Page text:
After months of uncertainty and a 35–day partial government shutdown, science R&D ended up with a small boost at many US government agencies for fiscal 2019.
The final appropriations package, signed by President Donald J. Trump on Feb. 15, funds several major US science agencies through Sept. 30. Those agencies include the Environmental Protection Agency (EPA), National Aeronautics and Space Administration (NASA), National Science Foundation (NSF), and Departments of Agriculture (USDA), Commerce, and Interior. The president signed bills funding other agencies important for science, including the National Institutes of Health (NIH) and the Departments of Defense (DOD) and Energy (DOE), in September.
Overall, R&D funding for 2019 increased 6% compared with 2018, according to analysis by the American Association for the Advancement of Science.
The biggest winner was USDA, which saw its R&D budget increase by nearly 12%. Much of that increase will go to fund intramural research and modernization of research facilities at the Agricultural Research Service. USDA’s extramural research program received a 4.5% increase.
The NIH got a 5.4% hike, while DOE, NASA, and NSF saw more modest increases of about 4%. The Trump administration had requested major cuts to energy and environmental programs. Congress did not oblige and maintained funding for such programs at EPA, Commerce, and Interior.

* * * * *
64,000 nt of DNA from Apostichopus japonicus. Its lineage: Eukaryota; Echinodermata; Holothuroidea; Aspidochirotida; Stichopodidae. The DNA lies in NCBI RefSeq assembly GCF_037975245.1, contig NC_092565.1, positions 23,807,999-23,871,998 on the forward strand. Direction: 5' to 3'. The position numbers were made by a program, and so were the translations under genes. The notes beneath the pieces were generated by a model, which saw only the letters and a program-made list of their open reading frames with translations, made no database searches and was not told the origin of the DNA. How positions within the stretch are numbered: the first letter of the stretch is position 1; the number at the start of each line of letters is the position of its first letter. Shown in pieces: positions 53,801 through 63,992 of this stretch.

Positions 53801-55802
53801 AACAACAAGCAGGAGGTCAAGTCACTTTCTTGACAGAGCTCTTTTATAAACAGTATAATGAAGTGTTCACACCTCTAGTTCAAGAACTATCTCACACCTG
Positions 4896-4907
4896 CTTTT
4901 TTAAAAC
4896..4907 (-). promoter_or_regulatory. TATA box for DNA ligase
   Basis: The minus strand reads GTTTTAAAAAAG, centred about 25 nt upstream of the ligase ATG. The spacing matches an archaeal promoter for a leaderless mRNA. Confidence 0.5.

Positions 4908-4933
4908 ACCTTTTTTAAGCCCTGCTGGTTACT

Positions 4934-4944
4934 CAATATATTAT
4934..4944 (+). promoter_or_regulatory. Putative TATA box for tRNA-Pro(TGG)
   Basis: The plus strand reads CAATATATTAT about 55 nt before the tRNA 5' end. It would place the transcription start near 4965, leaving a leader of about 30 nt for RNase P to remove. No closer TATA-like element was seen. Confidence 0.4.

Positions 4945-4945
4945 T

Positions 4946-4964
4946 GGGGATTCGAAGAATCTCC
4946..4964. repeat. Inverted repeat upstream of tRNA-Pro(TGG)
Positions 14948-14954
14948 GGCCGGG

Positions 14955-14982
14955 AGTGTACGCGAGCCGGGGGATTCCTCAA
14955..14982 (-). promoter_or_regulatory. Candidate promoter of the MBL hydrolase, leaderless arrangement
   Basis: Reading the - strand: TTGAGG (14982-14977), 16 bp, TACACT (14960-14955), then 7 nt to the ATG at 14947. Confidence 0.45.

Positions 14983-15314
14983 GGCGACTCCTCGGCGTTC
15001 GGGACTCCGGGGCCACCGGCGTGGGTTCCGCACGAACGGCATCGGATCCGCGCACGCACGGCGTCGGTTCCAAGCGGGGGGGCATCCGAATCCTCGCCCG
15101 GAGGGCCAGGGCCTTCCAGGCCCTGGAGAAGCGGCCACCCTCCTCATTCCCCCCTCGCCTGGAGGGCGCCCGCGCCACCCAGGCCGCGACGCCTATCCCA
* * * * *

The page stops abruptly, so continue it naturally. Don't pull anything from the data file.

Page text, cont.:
Scientific organizations and advocacy groups welcomed the end to the uncertainty over 2019 funding. They also urged lawmakers to shift attention to lifting budget caps on fiscal 2020 spending that would restrict future funding for science and research. “We know that major competitors such as China are rapidly increasing their investments in research, which is why the US needs to be relentless in its promotion and funding of scientific research,” Peter McPherson, president of the Association of Public and Land-grant Universities, said in a statement.
The American Chemical Society, which publishes C&EN, raised similar concerns. “ACS is thankful that a budget agreement was reached and another disruptive shutdown avoided, but we remain concerned about the constrained levels of funding not keeping pace with that of other nations as it threatens US global competitiveness,” says Glenn Ruskin, vice president of external affairs and communications at ACS.